Divers and beachgoers are spotting more of this waste floating in the water, causing problems for wildlife and washing up on beaches and shores everywhere around the world.
The Centers for Disease Control and Prevention's advice on how to prevent the spread of Covid-19 consists of three simple things: washing our hands,and . That last recommendation has proven to be anything but simple and has resulted in a lot of confusion as well as a lot of resistance in many places. Since April, some states have had a mandatory order requiring a face mask be worn in public, while many others have not, or have lifted the order.
Because of compelling evidence that wearing a mask can slow the spread of the coronavirus, the CDC recommends everyone do so . However, there is no federal mandate. The decision has been left up to individual states and cities to decide whether to require their residents wear a .
Mounds of Unintended Consequences
While masks keep out bacteria effectively, the same cannot necessarily be said for viruses. Because most masks are made of plastic, liquid-resistant products, they have a long life after they are discarded. They end up in landfills and oceans, or as is happening more and more often, are simply tossed on the ground.
PPE is the New Litter Threat
You've likely heard the acronym a lot this year, particularly regarding shortages of availability for medical professionals. It stands for personal protective equipment, and is a crucial means of stopping the spread of COVID-19 and keeping our essential frontline doctors, nurses, first responders, and caregivers safe.
The Enormous Toll on Wildlife and Pets
You may be aware that littering is one of the biggest causes of plastic pollution in our oceans. It can be a lengthy process, but used items not placed in designated trash bins are often blown or carried into our waterways where they begin the long journey to our seas. The damage they can cause to ecosystems, wildlife, and even pets has been well-documented in recent years, and this added danger from PPE litter is extremely disastrous.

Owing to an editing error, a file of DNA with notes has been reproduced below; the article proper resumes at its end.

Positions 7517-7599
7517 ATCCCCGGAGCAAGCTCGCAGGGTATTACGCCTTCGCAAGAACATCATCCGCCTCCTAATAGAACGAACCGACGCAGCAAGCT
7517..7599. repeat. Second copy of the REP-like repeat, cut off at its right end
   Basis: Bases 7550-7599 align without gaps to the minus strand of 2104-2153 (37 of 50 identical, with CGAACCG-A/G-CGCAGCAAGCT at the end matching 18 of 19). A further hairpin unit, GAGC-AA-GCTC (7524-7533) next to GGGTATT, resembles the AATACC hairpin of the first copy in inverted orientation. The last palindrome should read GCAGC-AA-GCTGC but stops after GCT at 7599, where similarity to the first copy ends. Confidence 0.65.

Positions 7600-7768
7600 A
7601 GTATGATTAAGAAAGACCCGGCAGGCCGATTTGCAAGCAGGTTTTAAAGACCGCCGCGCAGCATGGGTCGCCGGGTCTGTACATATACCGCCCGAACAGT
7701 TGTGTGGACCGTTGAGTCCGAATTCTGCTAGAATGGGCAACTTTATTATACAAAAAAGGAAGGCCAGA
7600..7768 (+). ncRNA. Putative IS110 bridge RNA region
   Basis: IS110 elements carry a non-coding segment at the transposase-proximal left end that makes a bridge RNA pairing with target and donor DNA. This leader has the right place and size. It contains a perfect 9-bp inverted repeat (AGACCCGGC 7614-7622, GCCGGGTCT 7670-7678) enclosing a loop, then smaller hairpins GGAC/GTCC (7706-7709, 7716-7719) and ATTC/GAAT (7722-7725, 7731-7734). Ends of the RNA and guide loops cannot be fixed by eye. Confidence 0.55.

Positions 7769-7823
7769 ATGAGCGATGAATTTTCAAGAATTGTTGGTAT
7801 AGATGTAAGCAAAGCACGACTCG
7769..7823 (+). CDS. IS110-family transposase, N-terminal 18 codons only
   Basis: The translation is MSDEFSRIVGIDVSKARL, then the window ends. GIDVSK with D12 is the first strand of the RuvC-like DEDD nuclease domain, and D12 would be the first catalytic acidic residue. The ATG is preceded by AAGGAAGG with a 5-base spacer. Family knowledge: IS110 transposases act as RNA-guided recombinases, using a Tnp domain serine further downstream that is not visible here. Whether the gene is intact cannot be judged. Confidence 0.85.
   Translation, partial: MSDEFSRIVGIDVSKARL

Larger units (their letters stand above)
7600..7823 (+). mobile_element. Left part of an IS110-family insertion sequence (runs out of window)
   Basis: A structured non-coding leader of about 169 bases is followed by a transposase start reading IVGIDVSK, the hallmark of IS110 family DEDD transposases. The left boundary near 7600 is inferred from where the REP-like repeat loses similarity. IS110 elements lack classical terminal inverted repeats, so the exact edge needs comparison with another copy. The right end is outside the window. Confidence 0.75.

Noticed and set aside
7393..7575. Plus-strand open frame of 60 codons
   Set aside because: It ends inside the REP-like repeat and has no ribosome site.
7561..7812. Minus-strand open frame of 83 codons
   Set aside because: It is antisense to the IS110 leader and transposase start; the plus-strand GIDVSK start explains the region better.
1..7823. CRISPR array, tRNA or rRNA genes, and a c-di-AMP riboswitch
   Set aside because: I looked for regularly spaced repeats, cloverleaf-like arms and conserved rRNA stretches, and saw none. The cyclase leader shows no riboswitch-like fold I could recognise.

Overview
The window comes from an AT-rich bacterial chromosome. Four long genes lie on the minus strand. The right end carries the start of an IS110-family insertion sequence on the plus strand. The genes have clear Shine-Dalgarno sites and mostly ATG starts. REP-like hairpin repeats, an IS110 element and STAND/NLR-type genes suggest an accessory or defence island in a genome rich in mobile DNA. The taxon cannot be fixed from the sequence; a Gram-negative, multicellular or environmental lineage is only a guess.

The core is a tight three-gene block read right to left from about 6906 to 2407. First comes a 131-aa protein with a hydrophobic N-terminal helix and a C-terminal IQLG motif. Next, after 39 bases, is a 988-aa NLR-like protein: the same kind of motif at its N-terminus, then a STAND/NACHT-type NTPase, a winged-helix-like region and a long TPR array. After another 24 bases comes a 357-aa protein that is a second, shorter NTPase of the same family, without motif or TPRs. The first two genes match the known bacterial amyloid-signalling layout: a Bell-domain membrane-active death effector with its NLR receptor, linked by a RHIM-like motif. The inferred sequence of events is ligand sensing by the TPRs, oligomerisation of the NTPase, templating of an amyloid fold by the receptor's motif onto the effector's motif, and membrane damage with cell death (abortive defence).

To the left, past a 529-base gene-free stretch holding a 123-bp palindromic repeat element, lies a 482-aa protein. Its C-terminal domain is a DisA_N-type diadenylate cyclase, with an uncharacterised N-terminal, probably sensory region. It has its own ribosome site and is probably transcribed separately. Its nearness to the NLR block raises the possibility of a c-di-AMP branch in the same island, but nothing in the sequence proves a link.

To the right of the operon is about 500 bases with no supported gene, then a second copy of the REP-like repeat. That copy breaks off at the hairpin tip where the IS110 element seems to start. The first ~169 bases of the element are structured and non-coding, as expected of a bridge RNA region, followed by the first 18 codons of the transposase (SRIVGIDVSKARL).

(X-ray of dog's stomach after ingesting a face mask)
These Marine Animals Are Dying Because of Our Plastic Trash
Like many other marine animals, sea turtles mistake plastic waste for a viable food source, sometimes resulting in a blockage of their digestive system. The same is true for:
Seals and sea lions
Gulls and other birds
Whales and dolphins
What You Can Do to Help
It's everyone's problem and requires everyone's help to make a change. Here are some tips and reminders for managing your waste during and after Covid-19:
Remember to throw masks, wipes, and latex gloves in the trash and not on the street, parking lot, or sidewalk.
Keep personal protective equipment out of the recycling bin.
During this time, many of us are staying home a lot more. You may notice that you and your family are generating more trash than usual. Recycle more often, and recycle correctly. Follow the rules. It could be a matter of life and death.
If someone in your home has COVID-19, your recyclables belong in the trash and should not go to a recycling facility where a worker could contract the virus.
Until it's safe to take items to a drop-off location or have them picked up, set your recyclables aside to dispose of later.
Abide by all local laws and regulations.
Reusable fabric masks have become a fashion statement this year. Wear them instead of disposables.
We're all in this together, and no one is entitled to a free pass.
Some Good News
Recent discoveries by English scientists show enzymes produced in the stomachs of certain bacteria can be combined to create a super enzyme. This super enzyme reduces the time it takes to break down plastic from weeks to mere hours.